This letter from Adeline Wells appeared in the Correspondence column (page 3) of the Ilkeston Advertiser, Friday, March 28th 1930.
Its content centres on the Wesleyan Chapels in Ilkeston, funerals and the Stanton Road Cemetery.
(A few changes have been made in order to correct typographical errors)
To the Editor,
Sir, — When I read in your paper of the doings, and also of the improvements taking place in Ilkeston, my thoughts often travel back to the old days when Ilkeston had a population of three thousand or thereabouts.
Amongst other things there is in my mind a picture of the old cricket ground. Seventy years’ ago it was an open space, with a walk around it. The side leading from the Market Place to Market Street had low wooden palings dividing the walk from the grass. A gate and costs were at the end against the Churchyard, also again at the entrance to Market Street. It was a favourite place for children as a playground, and many a pleasant and happy hour we youngsters spent in it. Now it is a busy centre with factories, schools, houses, etc., in it. When the cricket teams were having matches we could look through of over the palings, and everybody was free to walk about and see the play.*
And the Ilkeston players, who were they? The Potter brothers (The Park). Attenborough brothers, Whitehouse brothers (West Hallam Furnaces), Fletcher brothers (The Havelock). Mr. Paxton, Fred Flint (Tailor), and Mr. Jas. Fletcher.**
The public house in Market Street was at that time a private residence, but later on was converted into a public house by John Goddard. There was a small balcony on the side of the house overlooking the ground, and spectators would sit there with their refreshment watching the play. What a pity that the old ground could not be kept for an open space, but I suppose that the powers that were saw a great possibility of increasing their rent roll, and so the old cricket ground is merely a memory.
The Old Chapel – now I believe a joiner’s workshop – was called in those days “The Cricket Ground Chapel”. I was a scholar there, and I remember going to a concert when blind Mr. England, a music teacher in the town, was the pianist. I was seated in the front pew over the entrance and thoroughly enjoyed in my childish way watching Mr. England’s fingers travelling over the piano keys, and wondering, he being blind, how he found them all.
On Whit-Sunday morning we scholars from the chapel, after morning school, would go through the gate leading from Warner’s Yard on to the path and walk in procession round the cricket ground, then back to the chapel and down Warner’s Yard into South Street, on to South Street Chapel. In the afternoon most of the schools assembled in the various chapels, then processions were formed and all marched on to the old ground, when addresses were given by different preachers and laymen. The singing was a great feature, and needless to say it was not only for the children but for everyone concerned a great day. The meeting was in connection with the Band of Hope. In those days Mr. Samuel Carrier was superintendent one Sunday and Mr. Richard Daykin the other.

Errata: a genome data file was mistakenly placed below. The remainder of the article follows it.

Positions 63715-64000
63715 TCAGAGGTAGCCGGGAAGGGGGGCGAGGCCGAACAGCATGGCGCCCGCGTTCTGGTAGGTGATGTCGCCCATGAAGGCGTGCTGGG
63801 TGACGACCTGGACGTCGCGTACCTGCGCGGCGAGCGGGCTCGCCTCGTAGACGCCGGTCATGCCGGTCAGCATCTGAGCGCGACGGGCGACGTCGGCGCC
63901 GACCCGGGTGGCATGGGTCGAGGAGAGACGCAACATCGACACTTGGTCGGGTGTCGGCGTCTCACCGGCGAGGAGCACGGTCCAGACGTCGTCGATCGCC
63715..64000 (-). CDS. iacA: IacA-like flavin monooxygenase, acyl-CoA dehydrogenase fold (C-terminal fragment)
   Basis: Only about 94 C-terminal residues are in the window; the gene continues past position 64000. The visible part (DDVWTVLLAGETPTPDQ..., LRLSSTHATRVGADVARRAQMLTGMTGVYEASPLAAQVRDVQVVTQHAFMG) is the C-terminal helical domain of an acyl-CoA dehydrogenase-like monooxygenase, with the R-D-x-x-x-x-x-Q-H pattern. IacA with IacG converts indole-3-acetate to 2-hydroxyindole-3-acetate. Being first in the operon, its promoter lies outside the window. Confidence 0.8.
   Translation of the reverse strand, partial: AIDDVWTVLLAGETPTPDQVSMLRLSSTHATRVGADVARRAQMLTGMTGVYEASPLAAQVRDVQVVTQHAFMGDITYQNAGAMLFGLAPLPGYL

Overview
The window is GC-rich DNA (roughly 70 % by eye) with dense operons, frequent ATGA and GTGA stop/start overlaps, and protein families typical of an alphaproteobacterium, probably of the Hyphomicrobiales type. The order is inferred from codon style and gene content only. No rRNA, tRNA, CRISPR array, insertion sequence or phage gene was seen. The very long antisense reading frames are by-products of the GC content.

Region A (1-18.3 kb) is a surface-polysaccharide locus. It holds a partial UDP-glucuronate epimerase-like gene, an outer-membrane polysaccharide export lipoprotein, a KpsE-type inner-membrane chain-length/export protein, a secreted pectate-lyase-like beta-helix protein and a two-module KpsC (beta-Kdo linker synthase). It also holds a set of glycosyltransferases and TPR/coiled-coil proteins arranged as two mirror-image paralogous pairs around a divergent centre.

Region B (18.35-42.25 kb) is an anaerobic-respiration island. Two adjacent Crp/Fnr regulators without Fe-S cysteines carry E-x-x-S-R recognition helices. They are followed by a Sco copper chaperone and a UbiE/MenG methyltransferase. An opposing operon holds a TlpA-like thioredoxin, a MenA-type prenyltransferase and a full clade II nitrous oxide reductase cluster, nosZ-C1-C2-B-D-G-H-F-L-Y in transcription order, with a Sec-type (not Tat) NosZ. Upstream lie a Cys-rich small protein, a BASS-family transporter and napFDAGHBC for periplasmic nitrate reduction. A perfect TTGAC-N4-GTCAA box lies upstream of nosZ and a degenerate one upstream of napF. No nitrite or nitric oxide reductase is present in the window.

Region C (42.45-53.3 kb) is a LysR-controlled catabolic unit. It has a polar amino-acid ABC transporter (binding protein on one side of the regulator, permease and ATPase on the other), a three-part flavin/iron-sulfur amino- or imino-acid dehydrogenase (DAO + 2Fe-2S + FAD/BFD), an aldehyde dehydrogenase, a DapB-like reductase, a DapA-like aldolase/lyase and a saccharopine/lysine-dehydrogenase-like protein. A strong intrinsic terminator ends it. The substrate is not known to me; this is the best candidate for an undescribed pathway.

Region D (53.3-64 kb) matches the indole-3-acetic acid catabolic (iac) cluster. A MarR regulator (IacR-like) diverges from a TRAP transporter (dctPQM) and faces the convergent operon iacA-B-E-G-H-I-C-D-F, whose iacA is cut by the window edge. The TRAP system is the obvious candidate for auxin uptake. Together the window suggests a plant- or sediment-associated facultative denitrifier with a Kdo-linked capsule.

The Old Chapel was also used for the Local Board’s meetings, and some lively times took place in it. One regrettable incident was when the members turned out and had a free fight in front of the chapel. Next morning we heard that the Chairman of the Board – Dr. Norman – had been taken seriously ill, caused by the excitement of the previous evening. He never regained the use of his limbs.
The relieving officer also had the use of the Old Chapel on a Thursday morning for distributing the weekly sums and loaves of bread to the poor and aged people in the parish of Ilkeston.
South Street Chapel was built by the Wesleyans, but when the split took place the U.M. took over the chapel, and the remaining Wesleyans moved to a small chapel on the right side of Market Street, below Gladstone Street. When they built the Bath Street Church, or Chapel, and moved there the Methodist New Connexion took the small chapel in Market Street. But the chapel has disappeared. Another improvement, I suppose.
Until the U.M. took the South Street Chapel the preaching services as well as the School were held in the Cricket Ground Chapel. At that time my father lived at Mansfield, and very often came to Ilkeston as preacher for the day, staying in the nights, etc., at old Mr. Carrier’s house in East Street, nearly opposite Mrs. Bennett’s Wine Vaults; some time after he removed to Ilkeston, and did yeoman work for the U.M. cause.
In those days also all funerals took place on foot, and I remember the long procession coming up South Street from the Park when Mr. Sam Potter, senr., the cricketer, was buried. All the bearers wore black silk scarves fastened at the sides under the arm, also the male mourners wore black silk hatbands fastened at the back and flowing down. All funeral processions walked in the middle of the road. I wonder what motor cars, trams, buses, and all the other quick traffic would do if a long funeral procession appeared in their midst. But a great many changes have taken place, even in funerals, since that time.